We all have needs. A need to feel loved, cherished, respected, listened to, or simply a need for a little help in the kitchen etc. Recognize what yours are and state them. "I have a need for.....". Then state what you would like them to do to meet that need. Be specific about the behaviour.

5. Ask what others need
When you see someone acting out a destructive behaviour, recognize that it is an attempt to get a need met. Rather than addressing the behaviour, discover what the need is and try to meet it. The behaviour will then disappear. If you can't meet the need, then clearly state that their behaviour is not OK with you.

6. Recognize that all behaviour has a positive intention
Whatever someone is doing or saying, the underlying intention is positive and it's usually to get a need met. The annoying thing that person is doing – they're not actually doing it to annoy you. They are just doing it, and it happens to annoy you. They might be unaware that it annoys you, or might even be trying to please you!

7. Have a code word
Have a little code word to lighten the mood when things or people get stressed. Often when one person gets stressed, they act out negative patterns which trigger destructive behaviours in others. Decide on a 'de-stress' code word or phrase before you go away. When anyone notices any other person getting stressed, say the code word and then follow it up with the question "Ok - What do you need?" This really works best if the code word is a ludicrous and humorous one - something that the whole family found funny at some time. For example our family used the word "luxury!!" as in the Monty Python sketch of northern people complaining about the youth of today.

Why this works. The code word will fire off an 'anchor' that takes the stressed person back to a happy time. It will break their negative state. Then following it up with the question - "what do you need?" addresses the reason they are feeling stressed.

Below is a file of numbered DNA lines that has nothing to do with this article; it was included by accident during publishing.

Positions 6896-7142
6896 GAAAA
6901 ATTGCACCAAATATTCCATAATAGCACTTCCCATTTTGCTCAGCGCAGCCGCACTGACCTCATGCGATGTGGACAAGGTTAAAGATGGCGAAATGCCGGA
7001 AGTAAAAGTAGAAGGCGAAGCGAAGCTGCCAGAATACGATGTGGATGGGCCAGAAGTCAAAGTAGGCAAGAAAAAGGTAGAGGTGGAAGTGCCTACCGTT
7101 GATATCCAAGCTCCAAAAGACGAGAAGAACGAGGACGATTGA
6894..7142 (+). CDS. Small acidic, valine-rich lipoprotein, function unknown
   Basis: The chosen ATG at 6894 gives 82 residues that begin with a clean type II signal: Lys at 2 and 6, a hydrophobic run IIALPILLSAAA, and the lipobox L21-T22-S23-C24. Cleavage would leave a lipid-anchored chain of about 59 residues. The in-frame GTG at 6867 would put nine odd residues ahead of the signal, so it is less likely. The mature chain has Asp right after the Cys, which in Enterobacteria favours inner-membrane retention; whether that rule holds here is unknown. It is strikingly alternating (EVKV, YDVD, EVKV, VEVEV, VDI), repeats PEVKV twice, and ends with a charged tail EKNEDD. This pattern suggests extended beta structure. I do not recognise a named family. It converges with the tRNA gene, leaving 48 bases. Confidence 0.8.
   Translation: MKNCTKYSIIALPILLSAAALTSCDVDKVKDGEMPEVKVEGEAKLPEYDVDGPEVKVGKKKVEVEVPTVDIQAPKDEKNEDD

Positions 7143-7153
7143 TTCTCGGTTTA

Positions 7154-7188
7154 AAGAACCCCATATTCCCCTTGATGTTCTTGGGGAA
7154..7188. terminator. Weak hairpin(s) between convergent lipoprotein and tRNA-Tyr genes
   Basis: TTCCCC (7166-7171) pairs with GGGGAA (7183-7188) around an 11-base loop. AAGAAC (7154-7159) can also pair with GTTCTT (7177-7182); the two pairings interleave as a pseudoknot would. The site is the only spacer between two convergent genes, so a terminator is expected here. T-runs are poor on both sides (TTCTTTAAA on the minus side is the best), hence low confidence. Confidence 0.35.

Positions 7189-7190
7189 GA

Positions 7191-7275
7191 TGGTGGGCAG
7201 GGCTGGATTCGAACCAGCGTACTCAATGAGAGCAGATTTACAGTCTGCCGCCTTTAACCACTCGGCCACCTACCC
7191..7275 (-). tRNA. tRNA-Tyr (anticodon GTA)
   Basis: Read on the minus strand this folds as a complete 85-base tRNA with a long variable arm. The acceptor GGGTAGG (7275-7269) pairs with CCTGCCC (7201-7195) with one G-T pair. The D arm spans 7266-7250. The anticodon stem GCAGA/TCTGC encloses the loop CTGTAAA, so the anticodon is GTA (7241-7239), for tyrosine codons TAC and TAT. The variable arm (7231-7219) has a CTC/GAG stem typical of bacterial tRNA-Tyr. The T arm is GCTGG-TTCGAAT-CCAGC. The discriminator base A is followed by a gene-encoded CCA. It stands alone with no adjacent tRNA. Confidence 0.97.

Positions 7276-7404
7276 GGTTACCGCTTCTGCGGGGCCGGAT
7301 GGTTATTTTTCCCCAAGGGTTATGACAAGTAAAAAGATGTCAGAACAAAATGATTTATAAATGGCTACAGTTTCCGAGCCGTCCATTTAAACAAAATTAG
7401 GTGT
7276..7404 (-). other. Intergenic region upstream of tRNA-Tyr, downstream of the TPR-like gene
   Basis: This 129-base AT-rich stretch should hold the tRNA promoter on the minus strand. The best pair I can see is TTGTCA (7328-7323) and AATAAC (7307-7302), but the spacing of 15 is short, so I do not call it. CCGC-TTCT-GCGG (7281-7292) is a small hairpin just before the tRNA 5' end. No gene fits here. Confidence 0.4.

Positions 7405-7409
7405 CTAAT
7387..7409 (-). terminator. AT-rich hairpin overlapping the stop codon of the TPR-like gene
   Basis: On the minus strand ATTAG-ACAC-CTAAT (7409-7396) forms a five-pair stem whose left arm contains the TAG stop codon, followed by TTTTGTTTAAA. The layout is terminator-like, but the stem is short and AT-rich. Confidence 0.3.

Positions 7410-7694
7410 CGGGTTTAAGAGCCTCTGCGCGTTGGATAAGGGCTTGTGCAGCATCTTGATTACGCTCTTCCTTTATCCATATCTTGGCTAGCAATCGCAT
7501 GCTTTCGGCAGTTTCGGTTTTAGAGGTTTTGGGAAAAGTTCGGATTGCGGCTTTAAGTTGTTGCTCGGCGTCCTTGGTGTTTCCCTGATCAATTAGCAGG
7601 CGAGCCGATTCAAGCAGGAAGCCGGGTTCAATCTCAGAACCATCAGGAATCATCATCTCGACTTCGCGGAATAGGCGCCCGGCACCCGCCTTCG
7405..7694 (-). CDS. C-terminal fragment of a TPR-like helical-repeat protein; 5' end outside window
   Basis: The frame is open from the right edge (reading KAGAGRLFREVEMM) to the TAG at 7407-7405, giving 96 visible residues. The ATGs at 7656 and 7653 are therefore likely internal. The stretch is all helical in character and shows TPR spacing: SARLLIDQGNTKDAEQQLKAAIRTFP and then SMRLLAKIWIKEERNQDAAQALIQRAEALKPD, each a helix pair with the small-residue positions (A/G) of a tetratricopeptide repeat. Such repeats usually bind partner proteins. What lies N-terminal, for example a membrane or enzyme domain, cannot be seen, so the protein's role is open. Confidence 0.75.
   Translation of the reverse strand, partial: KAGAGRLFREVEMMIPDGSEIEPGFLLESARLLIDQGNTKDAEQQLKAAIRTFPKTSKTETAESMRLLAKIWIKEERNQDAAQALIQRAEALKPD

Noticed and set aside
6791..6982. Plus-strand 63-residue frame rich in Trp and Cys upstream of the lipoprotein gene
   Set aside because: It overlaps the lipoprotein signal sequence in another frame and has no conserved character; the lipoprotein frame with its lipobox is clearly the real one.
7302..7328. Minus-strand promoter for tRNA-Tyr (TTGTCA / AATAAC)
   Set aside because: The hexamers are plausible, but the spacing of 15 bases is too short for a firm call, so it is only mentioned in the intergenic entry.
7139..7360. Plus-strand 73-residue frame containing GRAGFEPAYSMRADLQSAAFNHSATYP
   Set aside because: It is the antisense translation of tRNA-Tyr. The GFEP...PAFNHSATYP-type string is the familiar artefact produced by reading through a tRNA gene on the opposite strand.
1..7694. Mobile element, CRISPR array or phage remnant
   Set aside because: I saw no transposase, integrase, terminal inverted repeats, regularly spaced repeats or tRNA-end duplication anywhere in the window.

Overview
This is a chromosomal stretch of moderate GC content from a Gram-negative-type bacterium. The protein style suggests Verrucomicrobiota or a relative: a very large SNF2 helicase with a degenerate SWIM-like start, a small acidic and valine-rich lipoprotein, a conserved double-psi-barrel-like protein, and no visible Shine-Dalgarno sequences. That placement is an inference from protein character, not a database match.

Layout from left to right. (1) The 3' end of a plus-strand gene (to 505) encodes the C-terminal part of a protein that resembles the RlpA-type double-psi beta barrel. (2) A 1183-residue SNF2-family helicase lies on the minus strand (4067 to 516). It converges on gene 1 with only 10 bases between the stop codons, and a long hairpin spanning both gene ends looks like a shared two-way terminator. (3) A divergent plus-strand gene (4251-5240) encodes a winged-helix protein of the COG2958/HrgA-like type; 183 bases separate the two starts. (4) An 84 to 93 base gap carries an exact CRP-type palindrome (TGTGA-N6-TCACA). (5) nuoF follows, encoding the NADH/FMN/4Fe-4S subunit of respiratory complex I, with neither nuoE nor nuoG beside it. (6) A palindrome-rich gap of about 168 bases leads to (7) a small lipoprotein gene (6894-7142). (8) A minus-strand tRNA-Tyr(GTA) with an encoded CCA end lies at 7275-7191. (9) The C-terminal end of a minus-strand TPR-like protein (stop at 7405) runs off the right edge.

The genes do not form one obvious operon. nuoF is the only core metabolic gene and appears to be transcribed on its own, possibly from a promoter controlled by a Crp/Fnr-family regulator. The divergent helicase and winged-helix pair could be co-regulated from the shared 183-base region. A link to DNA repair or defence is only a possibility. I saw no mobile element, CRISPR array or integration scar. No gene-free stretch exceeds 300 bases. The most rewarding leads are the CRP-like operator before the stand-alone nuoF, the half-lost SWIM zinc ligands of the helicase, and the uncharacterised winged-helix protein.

8. Take ownership of your own emotions
No one can make you feel anything. All too often in our family relationships we swap the responsibility of our emotions round. We feel it's up to us to make them feel good and up to them to make us feel good. But it's so much more empowering and freeing if you take responsibility for your own emotions, and give them back responsibility for theirs.

9. Connect at a spiritual level
Remember, even your family are spiritual beings, whom you have chosen to 'play' with in this lifetime. All the dramas are only acted out as a kind of play for you to learn and grow from. Connect at a soul level; you see past their faults. Gaze right into your family's soul and allow them to see yours. Send unconditional love and it's even possible to see them change and soften before your eyes. Imagine an infinite source of love coming in through the top of your head and coming out of your heart to them. People who have done this report an almost instant change of mood and behaviour.

10. Have Fun
Don't try to make it 'the perfect holiday' or to expect it to be perfect. Instead make it nice, but keep it real and relaxed. There is a saying "expect anything and everything seems like nothing. Expect nothing and anything seems like everything," so manage expectations.

Most importantly, have fun. The best times happen when everyone is relaxed and not trying too hard; then serendipity can sneak in and magic really can happen.


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About Lisa Turner

Lisa Turner PhD Certified NLP Trainer is the Founder of Psycademy – Leaders in Human Evolution. She may be contacted on Tel: 0845 468 1501;